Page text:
Table of ContentsThe Second Great AwakeningAbolition and the Early Women's Rights MovementA God-Given Right to CitizenshipAngels Don't VoteAfrican-American Men Get the VoteThe Suffrage Movement Falls ShortTexas Joins the BattleComing of AgeThe Battle Lost and WonAftermathBeginnings of the MovementHome

Click each illustration for a larger view

Map of the Houston & Texas Central Railway

The railroads connected Texas to St. Louis, Chicago,
and points East.

Eating watermelon at the train yard in Harlingen

As the rails spread across Texas, towns like Harlingen grew as regional shipping and distribution centers.

Adobe huts in El  Paso

A sleepy village of adobe huts called El Paso was transformed within a decade to a metropolis of 10,000 people.

Cotton selling in Belton

Cotton was king in Texas in the late 19th century. Farmers sold their crops to middlemen who used the telegraph to make deals with textile mills on the East Coast, then shipped the cotton out by rail.

"The Grand Cake Walk" cartoon

Angry Texas farmers deserted the Democratic Party and challenged the existing order though the Farmer's Alliance and the Populist Party.



Texas Joins the Battle

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The Railroads and Urbanization

After the Civil War, the impulse for social reform was spent, and the issue of women's rights receded into the background for the next twenty years. But an economic transformation of enormous magnitude would eventually bring the cause of women back to the forefront.

Even before the Civil War, the United States was evolving from an agrarian society into what would become the world's leading industrial power. With the war over, the change accelerated, and the nation embarked on a period of unprecedented economic growth. The list of inventions and technological innovations is almost endless. From sewing machines to Bessemer steel, from the ever-growing telegraph network to the first skyscrapers, from the electric light bulb to the telephone, the face of America was changing forever.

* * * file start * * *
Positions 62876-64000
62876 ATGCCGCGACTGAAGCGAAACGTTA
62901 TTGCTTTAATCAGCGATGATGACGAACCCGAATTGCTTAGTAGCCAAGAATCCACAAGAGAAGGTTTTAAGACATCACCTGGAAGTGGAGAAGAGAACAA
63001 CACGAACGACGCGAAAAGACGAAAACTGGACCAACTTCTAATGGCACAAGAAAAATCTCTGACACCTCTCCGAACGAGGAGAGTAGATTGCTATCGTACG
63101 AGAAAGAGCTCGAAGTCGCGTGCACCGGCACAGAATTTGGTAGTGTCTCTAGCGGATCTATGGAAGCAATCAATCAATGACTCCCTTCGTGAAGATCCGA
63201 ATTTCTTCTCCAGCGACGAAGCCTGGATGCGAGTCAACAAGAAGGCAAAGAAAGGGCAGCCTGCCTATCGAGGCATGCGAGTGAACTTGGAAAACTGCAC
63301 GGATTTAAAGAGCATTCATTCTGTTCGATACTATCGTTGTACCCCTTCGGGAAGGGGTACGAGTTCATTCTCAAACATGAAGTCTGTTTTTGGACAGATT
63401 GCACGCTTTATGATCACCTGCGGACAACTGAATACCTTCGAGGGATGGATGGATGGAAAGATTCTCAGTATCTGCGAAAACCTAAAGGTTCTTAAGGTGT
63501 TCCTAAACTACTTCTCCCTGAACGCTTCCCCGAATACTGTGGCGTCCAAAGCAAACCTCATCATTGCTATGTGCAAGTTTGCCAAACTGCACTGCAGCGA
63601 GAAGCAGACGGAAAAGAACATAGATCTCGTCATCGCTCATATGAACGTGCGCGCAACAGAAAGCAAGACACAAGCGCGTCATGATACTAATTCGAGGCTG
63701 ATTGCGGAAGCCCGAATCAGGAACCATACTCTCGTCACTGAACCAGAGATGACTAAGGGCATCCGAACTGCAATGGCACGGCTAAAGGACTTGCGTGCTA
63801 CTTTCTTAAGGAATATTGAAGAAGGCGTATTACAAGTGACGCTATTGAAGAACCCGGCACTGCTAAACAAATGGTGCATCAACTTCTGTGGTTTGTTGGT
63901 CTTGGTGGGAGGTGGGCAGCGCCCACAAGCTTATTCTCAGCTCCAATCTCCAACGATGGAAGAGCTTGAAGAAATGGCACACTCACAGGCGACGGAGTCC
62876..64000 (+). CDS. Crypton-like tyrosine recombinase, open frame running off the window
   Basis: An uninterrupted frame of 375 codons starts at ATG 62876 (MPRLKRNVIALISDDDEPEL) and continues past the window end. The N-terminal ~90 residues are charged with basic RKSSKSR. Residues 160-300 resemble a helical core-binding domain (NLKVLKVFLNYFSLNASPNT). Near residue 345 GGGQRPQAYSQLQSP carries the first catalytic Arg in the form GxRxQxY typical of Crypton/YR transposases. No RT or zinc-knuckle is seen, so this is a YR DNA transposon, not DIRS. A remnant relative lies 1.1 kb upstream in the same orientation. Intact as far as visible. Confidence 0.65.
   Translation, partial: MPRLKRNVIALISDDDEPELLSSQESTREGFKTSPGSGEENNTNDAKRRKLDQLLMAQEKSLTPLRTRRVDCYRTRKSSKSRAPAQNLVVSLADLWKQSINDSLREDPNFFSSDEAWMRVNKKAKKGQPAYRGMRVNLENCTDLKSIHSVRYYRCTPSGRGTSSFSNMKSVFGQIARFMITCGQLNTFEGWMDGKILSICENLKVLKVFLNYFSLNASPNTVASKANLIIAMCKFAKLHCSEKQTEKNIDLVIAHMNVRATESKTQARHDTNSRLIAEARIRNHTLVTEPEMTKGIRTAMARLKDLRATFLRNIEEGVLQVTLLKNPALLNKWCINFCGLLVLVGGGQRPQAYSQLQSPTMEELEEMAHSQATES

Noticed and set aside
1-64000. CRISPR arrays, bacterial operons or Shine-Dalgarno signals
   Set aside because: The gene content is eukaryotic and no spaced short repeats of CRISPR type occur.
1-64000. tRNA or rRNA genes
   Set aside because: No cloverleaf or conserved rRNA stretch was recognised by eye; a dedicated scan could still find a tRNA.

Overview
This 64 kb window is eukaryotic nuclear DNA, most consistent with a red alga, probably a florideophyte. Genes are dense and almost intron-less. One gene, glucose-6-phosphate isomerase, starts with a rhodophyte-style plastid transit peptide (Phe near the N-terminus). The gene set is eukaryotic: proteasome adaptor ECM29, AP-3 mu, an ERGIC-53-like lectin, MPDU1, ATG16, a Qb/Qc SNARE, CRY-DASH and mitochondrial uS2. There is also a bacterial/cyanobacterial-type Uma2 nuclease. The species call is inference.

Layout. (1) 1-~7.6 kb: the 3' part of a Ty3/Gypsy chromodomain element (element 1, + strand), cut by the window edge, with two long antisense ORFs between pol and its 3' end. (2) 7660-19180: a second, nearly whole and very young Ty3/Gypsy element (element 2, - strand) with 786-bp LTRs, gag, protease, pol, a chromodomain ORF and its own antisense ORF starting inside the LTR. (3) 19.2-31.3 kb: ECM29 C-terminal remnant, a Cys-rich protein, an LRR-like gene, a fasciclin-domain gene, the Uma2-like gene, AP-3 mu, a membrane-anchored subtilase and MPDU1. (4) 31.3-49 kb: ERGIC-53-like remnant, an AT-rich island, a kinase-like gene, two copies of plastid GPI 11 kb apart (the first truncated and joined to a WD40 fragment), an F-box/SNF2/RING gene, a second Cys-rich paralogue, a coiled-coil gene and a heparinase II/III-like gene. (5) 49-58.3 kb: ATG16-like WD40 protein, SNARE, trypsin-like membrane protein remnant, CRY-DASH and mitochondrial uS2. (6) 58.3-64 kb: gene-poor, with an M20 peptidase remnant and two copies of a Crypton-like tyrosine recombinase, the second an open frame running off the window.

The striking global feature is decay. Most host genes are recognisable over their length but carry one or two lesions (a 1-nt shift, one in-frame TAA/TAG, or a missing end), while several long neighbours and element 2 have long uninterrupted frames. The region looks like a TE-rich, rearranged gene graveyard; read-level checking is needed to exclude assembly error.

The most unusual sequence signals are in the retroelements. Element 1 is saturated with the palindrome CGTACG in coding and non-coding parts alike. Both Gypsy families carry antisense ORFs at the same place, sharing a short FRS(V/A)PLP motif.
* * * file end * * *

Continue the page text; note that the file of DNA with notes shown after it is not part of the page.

For Texas, with its vast distances, the most significant change was the development of the railroads. Only 470 miles of track had been constructed in Texas before the Civil War. The war brought economic ruin, and it was not until about 1880 that growth in Texas exploded. By 1887, 4000 miles of railroad had been built, including two transcontinental lines. The railroads, controlled by out-of-state corporations, became the most powerful industrial force in the state. The building of Texas railroads continued at a rapid pace through the 1920s.

Now that Texas cotton and other agricultural goods could roll to St. Louis and beyond, business opportunities increased. The telegraph followed the rail lines, ending the isolation experienced by earlier generations of Texans. Trips that once took days by stagecoach over muddy roads now took only hours by rail. Towns like Sealy, Dalhart, Amarillo, Texarkana, Temple, and many others sprang up along the rails to serve the needs of increased commerce. The railroads created not only towns, but cities. Dallas first grew as the western terminus of the railroads in Texas. Fort Worth built the stockyards to ship cattle. El Paso became the gateway to Mexico and California.

The effect on Texas was profound. Before 1880, Texas had only eleven towns with a population over 4000 people. By 1890 there were 20; by 1900 there were 36; by 1910, 49, and by 1920, 70 towns boasted at least 4000 people, with Dallas, Fort Worth, Houston, El Paso, and San Antonio each surpassing 50,000.

The Panic of 1893

With such a boom in progress, perhaps it was inevitable that it would collapse because of speculation and debt. In 1893, a financial panic swept the nation as investors tried to bail out of companies that were obviously unsound. In the financial collapse that followed, nearly 15,000 companies, 500 banks, and 30 percent of the country's railroads failed or became insolvent. America entered a three-year depression, marked by violent strikes and great personal suffering. Unemployment reached 18 percent. The average wage fell by 10 percent.

Texas was hard hit by the depression. Farm prices were lower than what it cost farmers to grow their crops. Deflation, in which prices fell while interest rates remained high, worked great hardship. Farmers were caught in a spiral of debt. Many of them lost their land and were forced to become sharecroppers on the land they once owned. The farmers fought back. Political movements such as the Farmer's Alliance and the Populist Party had a significant impact on Texas politics for a few years, leading to the election of James S. Hogg as governor in 1890 and the formation of the Railroad Commission.

Although the Populist movement faded as the economy improved, its impact lingered. Across Texas, people had questioned the existing order of things and asked hard questions. Whose responsibility was it to attack the problems in society? Who should make the laws? Who should vote?


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Page last modified: August 24, 2011